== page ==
As a major rationalising and simplifying exercise, India has attempted to consolidate 44 Central labour legislations into 4 comprehensive labour codes; (a) Code on Wages, 2019 (“Code on Wages“); (b) Occupational Safety, Health and Working Condition Code, 2020 (“OSHW Code”); (c) Industrial Relations Code, 2020 (“IR Code”); (d) Code on Social Security, 2020 (“Social Security Code”). The Code on Wages has already been notified by the Ministry of Law and Justice, Government of India in the year 2019. However, the Central Government is yet to notify the provisions of the Code on Wages.
In the month of September 2020, the OSHW Code, the IR Code and the Social Security Code were passed by both the houses of the Indian Parliament and also received presidential assent on 28 September 2020. The three abovementioned labour codes shall come into force on such date as may be notified by the Central Government.
The OSHW Code aims to consolidate and amend the legislations that currently regulate occupational safety, health and working conditions of individuals employed in establishments, while providing the required flexibility for making necessary rules and regulations with respect to the subject matter thereof.
The OSHW Code shall subsume the following Central labour law legislations: (a) the Factories Act, 1948; (b) The Mines Act, 1952; (c) The Dock Workers (Safety, Health and Welfare) Act, 1986; (d) The Building and Other Construction Workers (Regulation of Employment and Conditions of Service) Act, 1996; (e) The Plantations Labour Act, 1951; (f) The Contract Labour (Regulation and Abolition) Act, 1970; (g) The Inter-State Migrant Workmen (Regulation of Employment and Conditions of Service) Act, 1979; (h) The Working Journalist (Fixation of Rates of Wages) Act, 1958; (i) The Working Journalist and Other Newspaper Employees (Conditions of Service and Miscellaneous Provisions) Act, 1958; (j) The Motor Transport Workers Act, 1961; (k) The Sales Promotion Employees (Conditions of Service) Act, 1976; (l) The Beedi and Cigar Workers (Conditions of Employment) Act, 1966; and (m) The Cine Workers and Cinema Theatre Workers Act, 1981.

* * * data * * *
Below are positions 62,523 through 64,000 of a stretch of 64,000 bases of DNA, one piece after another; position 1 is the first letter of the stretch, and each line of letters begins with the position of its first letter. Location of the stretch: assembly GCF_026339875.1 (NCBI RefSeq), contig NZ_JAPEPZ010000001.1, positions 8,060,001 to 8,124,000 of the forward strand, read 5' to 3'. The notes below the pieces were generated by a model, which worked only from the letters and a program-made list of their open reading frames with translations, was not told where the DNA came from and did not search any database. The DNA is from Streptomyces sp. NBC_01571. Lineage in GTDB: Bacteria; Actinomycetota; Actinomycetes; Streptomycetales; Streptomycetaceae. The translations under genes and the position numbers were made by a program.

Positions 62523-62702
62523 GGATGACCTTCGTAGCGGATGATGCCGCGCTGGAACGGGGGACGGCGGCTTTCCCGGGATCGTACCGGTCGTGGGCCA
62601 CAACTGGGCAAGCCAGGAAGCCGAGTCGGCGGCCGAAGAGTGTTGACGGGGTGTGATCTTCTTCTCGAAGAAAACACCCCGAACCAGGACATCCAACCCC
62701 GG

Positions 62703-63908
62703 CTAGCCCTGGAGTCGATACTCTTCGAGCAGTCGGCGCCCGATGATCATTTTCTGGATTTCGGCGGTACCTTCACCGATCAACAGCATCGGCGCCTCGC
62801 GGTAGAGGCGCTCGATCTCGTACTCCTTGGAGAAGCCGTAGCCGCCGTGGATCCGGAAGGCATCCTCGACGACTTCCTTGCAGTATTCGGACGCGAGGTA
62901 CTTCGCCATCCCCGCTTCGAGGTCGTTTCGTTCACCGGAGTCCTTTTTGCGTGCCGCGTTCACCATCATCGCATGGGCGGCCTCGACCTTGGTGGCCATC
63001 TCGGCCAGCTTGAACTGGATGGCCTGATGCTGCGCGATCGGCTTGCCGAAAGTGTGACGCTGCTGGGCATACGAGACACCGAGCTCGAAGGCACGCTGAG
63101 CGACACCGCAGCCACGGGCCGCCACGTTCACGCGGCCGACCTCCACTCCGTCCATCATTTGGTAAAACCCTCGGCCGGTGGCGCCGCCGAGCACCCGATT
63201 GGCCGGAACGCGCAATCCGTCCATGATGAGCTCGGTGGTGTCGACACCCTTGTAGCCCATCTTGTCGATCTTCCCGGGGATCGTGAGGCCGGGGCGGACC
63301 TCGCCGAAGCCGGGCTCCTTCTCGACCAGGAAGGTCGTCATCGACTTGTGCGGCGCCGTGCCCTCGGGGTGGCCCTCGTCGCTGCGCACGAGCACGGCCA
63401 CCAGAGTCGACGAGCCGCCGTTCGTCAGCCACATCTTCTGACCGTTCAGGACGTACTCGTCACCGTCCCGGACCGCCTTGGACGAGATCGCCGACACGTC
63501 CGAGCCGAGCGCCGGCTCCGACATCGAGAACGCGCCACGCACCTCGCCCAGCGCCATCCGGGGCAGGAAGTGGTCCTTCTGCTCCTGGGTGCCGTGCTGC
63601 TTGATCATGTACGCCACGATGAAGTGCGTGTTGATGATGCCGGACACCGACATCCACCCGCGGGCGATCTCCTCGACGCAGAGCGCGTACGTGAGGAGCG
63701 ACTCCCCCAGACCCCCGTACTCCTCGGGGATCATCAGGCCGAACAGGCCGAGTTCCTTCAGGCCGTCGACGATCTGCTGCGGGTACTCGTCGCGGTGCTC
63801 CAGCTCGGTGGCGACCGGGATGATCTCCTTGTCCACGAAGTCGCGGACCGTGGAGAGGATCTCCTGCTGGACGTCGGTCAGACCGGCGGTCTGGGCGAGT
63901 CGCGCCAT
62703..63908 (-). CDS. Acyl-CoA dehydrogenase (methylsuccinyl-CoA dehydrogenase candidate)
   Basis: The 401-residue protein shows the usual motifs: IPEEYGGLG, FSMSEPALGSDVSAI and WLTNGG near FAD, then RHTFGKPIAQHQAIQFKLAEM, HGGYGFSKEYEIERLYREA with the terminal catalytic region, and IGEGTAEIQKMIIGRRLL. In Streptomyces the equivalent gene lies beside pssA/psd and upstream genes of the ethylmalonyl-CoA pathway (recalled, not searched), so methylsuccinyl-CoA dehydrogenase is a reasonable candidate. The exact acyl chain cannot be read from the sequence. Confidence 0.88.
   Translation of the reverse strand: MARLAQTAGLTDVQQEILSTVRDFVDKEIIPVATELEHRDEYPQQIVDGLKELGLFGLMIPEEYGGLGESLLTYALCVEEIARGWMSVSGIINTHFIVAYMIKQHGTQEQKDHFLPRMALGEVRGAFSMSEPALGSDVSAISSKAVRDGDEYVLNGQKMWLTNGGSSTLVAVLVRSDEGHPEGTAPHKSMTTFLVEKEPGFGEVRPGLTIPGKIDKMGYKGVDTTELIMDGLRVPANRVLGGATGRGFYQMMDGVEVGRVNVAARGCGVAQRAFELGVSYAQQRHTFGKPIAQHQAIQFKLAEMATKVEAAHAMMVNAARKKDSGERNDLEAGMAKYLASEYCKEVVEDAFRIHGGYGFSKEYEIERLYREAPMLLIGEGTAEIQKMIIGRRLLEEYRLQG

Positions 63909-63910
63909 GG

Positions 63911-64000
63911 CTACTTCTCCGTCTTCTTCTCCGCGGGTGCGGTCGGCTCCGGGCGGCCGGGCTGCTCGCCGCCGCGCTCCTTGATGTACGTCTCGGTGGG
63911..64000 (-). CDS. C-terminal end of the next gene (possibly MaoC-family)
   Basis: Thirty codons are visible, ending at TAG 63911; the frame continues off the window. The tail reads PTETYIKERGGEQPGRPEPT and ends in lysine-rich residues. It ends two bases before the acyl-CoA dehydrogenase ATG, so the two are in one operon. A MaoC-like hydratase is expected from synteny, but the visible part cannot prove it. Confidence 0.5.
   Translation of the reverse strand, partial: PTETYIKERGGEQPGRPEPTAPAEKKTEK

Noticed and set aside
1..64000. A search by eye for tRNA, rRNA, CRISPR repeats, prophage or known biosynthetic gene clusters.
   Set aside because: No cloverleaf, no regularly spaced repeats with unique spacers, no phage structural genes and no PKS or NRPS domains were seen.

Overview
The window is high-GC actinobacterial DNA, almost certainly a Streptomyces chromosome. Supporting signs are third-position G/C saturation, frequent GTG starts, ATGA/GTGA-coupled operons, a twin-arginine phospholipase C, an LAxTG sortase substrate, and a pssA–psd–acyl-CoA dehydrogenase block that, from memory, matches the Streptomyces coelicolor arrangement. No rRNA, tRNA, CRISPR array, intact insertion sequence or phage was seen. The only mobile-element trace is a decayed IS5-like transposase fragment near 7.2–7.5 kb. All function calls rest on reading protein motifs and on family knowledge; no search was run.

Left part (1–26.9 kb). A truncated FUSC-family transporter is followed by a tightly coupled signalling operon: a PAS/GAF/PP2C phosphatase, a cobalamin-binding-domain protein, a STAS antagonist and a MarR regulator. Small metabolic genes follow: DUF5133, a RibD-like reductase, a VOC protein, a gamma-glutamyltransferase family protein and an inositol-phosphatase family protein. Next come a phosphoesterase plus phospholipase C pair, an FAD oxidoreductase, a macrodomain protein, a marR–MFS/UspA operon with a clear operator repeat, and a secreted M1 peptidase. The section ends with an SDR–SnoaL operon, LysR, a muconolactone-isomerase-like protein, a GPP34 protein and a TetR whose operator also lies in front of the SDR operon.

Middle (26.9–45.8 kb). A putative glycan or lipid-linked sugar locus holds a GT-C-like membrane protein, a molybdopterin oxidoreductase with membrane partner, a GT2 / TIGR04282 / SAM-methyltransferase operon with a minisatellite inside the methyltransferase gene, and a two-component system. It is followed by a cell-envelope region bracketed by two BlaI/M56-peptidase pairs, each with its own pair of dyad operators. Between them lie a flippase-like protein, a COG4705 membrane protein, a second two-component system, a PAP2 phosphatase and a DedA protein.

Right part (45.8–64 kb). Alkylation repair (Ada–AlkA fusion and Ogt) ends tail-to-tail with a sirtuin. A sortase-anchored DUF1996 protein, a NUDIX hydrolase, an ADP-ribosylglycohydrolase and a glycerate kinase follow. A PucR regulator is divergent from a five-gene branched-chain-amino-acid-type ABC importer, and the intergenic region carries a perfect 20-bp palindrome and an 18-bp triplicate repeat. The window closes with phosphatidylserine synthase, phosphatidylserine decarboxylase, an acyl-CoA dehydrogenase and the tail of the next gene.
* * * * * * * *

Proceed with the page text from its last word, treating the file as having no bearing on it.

Social Security Code:
The Social Security Code shall subsume the following Central labour law legislations: (a) The Employees’ Compensation Act, 1923; (b) The Employees’ State Insurance Act, 1948; (c) Employees’ Provident Fund Act, 1956; (d) The Employment Exchanges (Compulsory Notification of Vacancies) Act, 1959; (e) The Maternity Benefit Act, 1961; (f) The Payment of Gratuity Act, 1972; (g) The Cine Workers Welfare Fund Act, 1981; (h) The Building and Other Construction Workers Welfare Cess Act, 1996; and (i) The Unorganised Workers’ Social Security Act, 2008.
One of the important aspects of the Social Security Code is that it includes within its sphere, certain non-traditional types of occupations/workers such as gig workers, platform workers and unorganised workers, and makes provisions for providing social security benefits to them. Further, under the Social Security Code, the scope of the term ‘employee’ has been extended to include contract labours as well. Also, an employer shall now be required to make certain social security contributions (such as the provident fund contributions) with respect to the contract labours as well.
The IR Code shall subsume the following Central labour law legislations: (a) the Industrial Disputes Act, 1947: (b) Industrial Employment (Standing Orders) Act, 1946; (c) Trade Unions Act, 1926. The applicability of the IR Code (and its Chapters thereof) on industrial establishments depends on various factors such as the number of workers in an industrial establishment and the nature and type of the industrial establishment.
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